Wednesday, December 14, 2011

tom Walsh

The much ballyhooed Woodward light rail plan was always more important symbolically than it was in terms of its actual projected ridership or the construction jobs it would generate.
It embodied the elusive dream that private-sector investment from big names -- Roger Penske, Dan Gilbert, Peter Karmanos and the Ilitch family -- in tandem with support from philanthropic foundations such as Kresge and Hudson-Webber could help ignite an economic rebirth of Detroit along its main artery.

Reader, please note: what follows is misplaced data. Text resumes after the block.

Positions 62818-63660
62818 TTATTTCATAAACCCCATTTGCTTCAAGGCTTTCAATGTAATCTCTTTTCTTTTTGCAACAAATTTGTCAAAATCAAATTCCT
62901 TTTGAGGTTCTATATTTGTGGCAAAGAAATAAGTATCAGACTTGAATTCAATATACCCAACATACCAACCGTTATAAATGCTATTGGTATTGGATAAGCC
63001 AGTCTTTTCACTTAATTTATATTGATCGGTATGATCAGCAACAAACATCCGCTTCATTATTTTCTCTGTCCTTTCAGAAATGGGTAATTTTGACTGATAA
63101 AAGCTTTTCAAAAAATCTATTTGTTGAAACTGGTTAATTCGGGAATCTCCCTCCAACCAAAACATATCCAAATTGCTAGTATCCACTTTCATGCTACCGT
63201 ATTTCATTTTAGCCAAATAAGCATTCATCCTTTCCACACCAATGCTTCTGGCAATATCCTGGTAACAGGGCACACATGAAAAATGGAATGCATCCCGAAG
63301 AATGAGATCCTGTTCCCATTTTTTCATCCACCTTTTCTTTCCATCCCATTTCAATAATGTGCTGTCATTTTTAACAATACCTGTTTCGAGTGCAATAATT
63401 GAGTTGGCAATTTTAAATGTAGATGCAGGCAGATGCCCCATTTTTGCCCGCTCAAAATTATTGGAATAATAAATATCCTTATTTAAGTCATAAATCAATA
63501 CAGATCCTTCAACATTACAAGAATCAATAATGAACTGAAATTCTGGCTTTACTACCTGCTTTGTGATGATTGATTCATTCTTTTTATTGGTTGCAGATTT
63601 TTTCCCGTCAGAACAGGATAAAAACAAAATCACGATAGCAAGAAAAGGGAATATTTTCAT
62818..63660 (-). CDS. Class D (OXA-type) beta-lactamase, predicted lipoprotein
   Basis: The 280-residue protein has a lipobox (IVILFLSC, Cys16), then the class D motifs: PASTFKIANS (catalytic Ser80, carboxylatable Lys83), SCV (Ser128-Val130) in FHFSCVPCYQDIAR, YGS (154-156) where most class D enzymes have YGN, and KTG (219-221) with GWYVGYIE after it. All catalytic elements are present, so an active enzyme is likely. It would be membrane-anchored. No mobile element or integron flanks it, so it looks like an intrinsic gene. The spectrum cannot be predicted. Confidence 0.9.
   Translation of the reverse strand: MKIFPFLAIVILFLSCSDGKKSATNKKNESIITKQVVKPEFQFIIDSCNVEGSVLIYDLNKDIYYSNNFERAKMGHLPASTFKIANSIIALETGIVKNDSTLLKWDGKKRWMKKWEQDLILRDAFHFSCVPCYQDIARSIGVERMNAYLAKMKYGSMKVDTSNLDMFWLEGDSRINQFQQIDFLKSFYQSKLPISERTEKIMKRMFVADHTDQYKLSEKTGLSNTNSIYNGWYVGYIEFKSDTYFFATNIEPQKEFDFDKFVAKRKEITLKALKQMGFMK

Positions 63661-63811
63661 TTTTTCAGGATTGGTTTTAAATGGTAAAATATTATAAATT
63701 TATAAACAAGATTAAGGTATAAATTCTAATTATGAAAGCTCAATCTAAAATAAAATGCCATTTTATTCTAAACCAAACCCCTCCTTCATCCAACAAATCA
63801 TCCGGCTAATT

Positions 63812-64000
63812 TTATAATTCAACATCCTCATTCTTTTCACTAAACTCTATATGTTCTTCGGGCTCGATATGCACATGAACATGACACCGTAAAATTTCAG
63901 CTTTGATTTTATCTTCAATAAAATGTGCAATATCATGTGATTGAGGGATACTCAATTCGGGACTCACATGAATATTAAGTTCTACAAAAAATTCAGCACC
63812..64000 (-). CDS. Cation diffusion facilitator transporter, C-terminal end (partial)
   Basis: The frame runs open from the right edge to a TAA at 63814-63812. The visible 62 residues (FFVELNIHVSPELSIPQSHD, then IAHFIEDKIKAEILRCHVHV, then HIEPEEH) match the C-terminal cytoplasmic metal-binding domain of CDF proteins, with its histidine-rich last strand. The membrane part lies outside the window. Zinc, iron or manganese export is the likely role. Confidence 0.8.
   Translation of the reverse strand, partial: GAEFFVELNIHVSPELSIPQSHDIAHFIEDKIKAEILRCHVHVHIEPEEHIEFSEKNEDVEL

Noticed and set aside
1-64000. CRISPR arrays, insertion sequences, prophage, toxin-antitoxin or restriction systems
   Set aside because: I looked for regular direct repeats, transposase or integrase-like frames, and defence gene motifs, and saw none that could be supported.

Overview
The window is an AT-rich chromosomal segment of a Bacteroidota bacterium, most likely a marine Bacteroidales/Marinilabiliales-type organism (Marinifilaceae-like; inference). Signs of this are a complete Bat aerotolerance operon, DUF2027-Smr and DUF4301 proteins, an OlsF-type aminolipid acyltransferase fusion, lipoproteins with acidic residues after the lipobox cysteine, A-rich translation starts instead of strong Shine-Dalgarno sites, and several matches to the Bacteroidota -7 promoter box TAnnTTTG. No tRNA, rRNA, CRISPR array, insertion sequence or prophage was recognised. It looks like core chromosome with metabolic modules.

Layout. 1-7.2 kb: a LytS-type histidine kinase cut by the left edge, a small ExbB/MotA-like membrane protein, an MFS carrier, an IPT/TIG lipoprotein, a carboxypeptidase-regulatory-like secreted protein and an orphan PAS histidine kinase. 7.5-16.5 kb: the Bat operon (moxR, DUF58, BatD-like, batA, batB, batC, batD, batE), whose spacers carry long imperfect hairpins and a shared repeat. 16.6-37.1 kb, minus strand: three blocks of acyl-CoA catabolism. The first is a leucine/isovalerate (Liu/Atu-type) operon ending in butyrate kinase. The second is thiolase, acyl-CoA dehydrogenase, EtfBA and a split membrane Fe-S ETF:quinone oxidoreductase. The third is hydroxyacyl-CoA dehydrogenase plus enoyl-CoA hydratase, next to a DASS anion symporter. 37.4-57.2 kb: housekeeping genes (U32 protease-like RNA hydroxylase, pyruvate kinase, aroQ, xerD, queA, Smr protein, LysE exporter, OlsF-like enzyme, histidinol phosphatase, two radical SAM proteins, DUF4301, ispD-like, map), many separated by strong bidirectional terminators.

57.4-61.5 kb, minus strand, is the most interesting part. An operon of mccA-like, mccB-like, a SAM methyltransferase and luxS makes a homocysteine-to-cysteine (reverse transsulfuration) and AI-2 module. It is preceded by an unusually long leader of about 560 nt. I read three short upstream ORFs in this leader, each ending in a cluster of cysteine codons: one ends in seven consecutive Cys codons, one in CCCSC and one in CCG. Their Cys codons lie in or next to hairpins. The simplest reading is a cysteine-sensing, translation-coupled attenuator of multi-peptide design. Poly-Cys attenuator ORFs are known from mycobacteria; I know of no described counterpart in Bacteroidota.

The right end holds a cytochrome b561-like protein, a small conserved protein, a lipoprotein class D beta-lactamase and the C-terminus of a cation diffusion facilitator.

The magic rail spur could connect blossoming dots of legitimate growth, ranging from big new construction projects underway at Henry Ford and Detroit Medical Center hospitals to dozens of small startups at Techtown and spinoffs from the Quicken Loans family of companies in the downtown buildings that founder Dan Gilbert has been buying and renovating.
But now light rail for Detroit looks dead, or at best indefinitely sidelined, a casualty of the city’s alarming fiscal free fall.

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